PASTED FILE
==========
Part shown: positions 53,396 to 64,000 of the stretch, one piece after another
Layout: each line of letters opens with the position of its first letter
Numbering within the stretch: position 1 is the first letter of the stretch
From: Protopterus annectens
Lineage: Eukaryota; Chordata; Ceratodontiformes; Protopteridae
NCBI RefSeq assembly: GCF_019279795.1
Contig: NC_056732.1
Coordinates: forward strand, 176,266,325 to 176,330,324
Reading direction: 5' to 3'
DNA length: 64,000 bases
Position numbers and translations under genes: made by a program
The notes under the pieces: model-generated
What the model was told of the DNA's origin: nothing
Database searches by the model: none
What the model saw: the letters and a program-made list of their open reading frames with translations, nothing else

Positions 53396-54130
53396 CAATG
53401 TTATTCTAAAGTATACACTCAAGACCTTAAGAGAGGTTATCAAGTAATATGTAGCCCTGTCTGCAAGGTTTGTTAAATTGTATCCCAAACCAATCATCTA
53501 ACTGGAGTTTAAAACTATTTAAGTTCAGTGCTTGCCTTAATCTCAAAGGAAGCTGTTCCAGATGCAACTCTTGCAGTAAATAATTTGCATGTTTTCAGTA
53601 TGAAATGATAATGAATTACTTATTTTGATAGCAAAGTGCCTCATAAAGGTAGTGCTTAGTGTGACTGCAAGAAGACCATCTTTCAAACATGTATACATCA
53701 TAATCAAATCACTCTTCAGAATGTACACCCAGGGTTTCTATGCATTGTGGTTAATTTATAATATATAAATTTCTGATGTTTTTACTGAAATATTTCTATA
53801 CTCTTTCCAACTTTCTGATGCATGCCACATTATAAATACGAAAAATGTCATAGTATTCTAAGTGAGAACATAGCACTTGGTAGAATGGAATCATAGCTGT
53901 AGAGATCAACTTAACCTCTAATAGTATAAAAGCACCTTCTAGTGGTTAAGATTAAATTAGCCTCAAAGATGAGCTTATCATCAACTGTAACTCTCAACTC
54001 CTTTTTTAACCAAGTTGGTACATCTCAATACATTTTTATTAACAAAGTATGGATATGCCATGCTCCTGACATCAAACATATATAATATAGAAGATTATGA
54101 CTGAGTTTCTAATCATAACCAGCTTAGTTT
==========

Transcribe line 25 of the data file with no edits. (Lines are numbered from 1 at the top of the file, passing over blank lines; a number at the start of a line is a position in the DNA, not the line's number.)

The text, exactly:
54101 CTGAGTTTCTAATCATAACCAGCTTAGTTT